Race Weekend Central

Matt Kenseth Dominates to Snap Winless Streak at Texas

Matt Kenseth thrives on being a late-race bloomer, coming out of nowhere to grab the best finish possible, David Pearson-style.

But with a 76-race winless streak on the line? Probably better not to leave anything to chance.

Kenseth did just that at Texas, putting together a rare, dominant performance Saturday night (April 9) in which he led nine times for 169 laps en route to an 8.315-second win over Clint Bowyer. That left the No. 17 car taking the checkers for the first time since Fontana, the second race of the 2009 Cup Series season after inheriting the lead for the final time after green-flag stops cycled through with 14 laps to go.

“It’s a big relief,” said the 2003 Cup champ on ending his victory lane drought. “I haven’t had something like this for a long time.”

He wasn’t kidding. The laps led total was the most for him in one race since the Homestead season finale three-and-a-half years ago; it also eclipsed the total of 108 he accrued during the entire season of 2010.

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For Kenseth, this one was never really in doubt down the stretch although several drivers tried to stretch their fuel following the fifth and final caution of the race on lap 216. In particular, Tony Stewart and Jeff Gordon (one lap down at the time) attempted to make it on one more stop but both ran out of gas and were too far back to contend for victory; for Stewart, a pit-road penalty on his final green-flag pit proved disastrous and left him limping home 12th, the last car on the lead lap once his Sunoco tank went dry.

That left Bowyer as the only real challenger, leading 41 laps during the midsection of the race (laps 200-250). But his progress was permanently hampered by a near-wreck involving the lapped car of Brian Vickers with 87 to go. Making a spectacular save in the tri-oval, he held onto the No. 33 Chevrolet but lost his momentum, then the lead to Kenseth and the car was never the same after that.

“I just forced the issue a little too much,” he said. “Got loose underneath, having got into him and almost ruined the night. I was dirt tracking it… not supposed to do that.”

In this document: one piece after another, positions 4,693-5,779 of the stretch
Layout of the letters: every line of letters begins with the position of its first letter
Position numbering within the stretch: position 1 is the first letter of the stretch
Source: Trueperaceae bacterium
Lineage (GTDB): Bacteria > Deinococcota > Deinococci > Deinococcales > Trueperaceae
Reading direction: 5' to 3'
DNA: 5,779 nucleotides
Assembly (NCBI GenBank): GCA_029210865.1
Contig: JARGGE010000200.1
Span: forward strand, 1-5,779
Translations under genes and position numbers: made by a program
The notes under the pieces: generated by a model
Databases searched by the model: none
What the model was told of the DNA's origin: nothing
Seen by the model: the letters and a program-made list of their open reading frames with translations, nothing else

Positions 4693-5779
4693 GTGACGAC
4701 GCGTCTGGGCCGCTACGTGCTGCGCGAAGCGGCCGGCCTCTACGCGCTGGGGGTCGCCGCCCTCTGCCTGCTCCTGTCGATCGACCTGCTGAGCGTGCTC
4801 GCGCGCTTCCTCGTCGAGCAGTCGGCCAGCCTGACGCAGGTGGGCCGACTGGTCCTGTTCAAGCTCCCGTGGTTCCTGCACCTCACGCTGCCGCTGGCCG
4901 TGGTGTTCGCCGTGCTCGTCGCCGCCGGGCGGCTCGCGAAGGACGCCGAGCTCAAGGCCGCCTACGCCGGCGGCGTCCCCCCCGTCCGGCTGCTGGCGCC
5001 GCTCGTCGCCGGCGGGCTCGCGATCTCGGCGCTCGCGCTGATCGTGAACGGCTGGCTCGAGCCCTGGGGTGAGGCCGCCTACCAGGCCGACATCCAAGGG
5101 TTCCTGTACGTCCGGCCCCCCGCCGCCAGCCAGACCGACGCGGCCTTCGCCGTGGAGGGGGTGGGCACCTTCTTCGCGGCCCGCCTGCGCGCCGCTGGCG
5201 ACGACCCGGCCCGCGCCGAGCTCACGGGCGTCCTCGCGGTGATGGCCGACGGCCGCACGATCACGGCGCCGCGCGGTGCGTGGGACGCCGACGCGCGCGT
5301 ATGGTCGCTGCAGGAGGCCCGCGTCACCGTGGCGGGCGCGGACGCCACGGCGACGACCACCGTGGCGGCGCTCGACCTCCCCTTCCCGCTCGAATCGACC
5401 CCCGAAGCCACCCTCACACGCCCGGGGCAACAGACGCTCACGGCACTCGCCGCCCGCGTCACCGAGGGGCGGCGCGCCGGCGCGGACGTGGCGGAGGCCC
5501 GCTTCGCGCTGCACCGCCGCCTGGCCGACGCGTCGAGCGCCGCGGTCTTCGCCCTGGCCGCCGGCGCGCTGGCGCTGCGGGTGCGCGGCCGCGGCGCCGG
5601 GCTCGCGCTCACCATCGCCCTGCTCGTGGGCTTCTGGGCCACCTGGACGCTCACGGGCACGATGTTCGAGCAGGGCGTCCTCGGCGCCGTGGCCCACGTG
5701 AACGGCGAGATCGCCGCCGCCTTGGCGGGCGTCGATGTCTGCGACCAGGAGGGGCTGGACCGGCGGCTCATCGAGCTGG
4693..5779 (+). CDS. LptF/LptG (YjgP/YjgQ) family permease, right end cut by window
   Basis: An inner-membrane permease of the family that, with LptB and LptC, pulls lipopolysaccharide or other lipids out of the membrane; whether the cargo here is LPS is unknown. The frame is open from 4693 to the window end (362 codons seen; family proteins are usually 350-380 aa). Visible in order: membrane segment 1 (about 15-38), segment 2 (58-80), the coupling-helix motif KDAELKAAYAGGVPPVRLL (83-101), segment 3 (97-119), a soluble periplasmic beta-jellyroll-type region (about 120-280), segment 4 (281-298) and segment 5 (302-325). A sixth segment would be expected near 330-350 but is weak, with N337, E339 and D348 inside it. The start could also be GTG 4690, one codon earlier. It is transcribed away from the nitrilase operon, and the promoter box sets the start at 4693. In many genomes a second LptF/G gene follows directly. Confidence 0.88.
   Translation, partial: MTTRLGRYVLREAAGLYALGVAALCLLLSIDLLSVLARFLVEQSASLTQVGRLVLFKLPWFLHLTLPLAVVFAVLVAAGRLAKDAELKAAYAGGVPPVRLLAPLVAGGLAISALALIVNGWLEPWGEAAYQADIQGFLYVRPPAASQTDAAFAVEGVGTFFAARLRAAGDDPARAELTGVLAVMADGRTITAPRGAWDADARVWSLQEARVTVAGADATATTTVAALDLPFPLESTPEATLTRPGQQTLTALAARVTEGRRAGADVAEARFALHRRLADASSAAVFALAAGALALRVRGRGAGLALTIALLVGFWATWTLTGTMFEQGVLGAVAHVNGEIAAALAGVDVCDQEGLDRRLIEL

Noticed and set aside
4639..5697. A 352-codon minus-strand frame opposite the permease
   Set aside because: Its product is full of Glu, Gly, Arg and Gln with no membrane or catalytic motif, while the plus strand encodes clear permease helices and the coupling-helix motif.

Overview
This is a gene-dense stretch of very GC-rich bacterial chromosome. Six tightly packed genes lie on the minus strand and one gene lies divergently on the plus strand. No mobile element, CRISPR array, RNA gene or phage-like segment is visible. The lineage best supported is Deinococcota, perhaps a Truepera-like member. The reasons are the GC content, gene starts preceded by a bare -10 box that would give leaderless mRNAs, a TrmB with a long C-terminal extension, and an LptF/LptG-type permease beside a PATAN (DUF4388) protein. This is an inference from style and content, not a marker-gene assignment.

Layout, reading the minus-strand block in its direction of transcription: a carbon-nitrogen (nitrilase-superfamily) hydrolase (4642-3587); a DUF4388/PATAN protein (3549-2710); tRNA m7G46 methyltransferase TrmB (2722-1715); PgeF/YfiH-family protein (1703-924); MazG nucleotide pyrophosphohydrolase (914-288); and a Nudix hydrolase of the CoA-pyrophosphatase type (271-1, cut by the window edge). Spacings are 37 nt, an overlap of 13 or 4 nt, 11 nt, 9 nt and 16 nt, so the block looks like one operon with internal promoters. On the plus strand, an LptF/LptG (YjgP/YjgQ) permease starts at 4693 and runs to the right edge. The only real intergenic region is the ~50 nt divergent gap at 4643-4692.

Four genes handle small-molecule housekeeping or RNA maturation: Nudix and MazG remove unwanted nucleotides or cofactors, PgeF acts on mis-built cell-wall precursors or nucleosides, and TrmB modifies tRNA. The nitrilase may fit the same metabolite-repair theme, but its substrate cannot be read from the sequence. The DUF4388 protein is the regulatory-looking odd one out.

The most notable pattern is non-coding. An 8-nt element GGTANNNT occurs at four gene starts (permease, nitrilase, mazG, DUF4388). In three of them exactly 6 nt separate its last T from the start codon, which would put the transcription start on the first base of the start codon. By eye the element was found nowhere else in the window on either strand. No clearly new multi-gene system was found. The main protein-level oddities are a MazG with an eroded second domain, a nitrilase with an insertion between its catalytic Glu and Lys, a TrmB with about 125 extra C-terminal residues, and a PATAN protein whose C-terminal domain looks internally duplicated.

Further back, Carl Edwards held on for third despite dealing with an upset stomach throughout the race. “I hate to throw my mom under the bus, but she cooked something last night that I don’t think was too good,” he quipped afterwards but earned a consolation prize: grabbing the points lead he lost after Martinsville one week earlier.

Greg Biffle and Paul Menard rounded out the top-five finishers in Texas’s 500-mile night race debut. Marcos Ambrose, polesitter David Ragan, Jimmie Johnson, Dale Earnhardt Jr. and Kurt Busch – leading 50 laps through an off-beat, off-sequence pit strategy – rounded out the top 10.

Ragan, who won his first career pole in his 153rd career start, led the field to the green flag, leading the early stages until the first caution of the evening came out on lap 11 when Tony Raines went up in smoke in turn 4. Every single car on the track except Kurt Busch, Brad Keselowski and Andy Lally took the opportunity to pit, resulting in a logjam on pit road that made post-race traffic look like child’s play.

In the pits, Tony Stewart made contact with Dave Blaney’s car, spinning Blaney around and damaging his right-front fender in the process. After pit stops, the top five were Kurt Busch, Keselowski, Lally, Ragan and Kenseth as the race went green.

Using track position to their advantage, Busch and Keselowski swapped the point up front until David Gilliland’s car hit the wall in turn 2 on lap 47. There was more chaos in the pits on this go-round when David Reutimann and Joey Logano made contact, but when the smoke cleared it was Greg Biffle putting the No. 16 Ford out in front.

Once the race went back to green, Biffle led for a handful of laps until Kenseth took control on lap 59, and that was pretty much all she wrote from that point on. How dominant was Kenseth’s Ford on this night? Midway through the race, the team didn’t fill his tank during a stop and left him eight laps short. But the second he dove down pit road early under green, the rest of the field came with him so they wouldn’t lose precious time to their dominating rival on new tires.

“Hopefully, we can carry this momentum back to victory lane a couple of times,” he said after acknowledging the quality of that performance.

The race had just five cautions for 24 laps, a sizzling average speed of 149.231 mph with just one serious wreck to slow the proceedings. On lap 215, Martin Truex Jr. would suffer his second hard crash in two weeks as his car broke loose. Following contact with Kevin Harvick, his car whipped into the turn 2 wall and Mark Martin t-boned his passenger-side door full throttle.  Regan Smith also piled in, having nowhere to go, effectively ending the night for all three competitors.

“There was just a big pileup,” said Martin of the incident; he took the hardest hit into the backstretch inside wall with no SAFER barrier. “It’s just racing.”

But for Kenseth, this one was the type of racing he hadn’t enjoyed in quite sometime.


About the author

The Frontstretch Staff is made up of a group of talented men and women spread out all over the United States and Canada. Residing in 15 states throughout the country, plus Ontario, and widely ranging in age, the staff showcases a wide variety of diverse opinions that will keep you coming back for more week in and week out.

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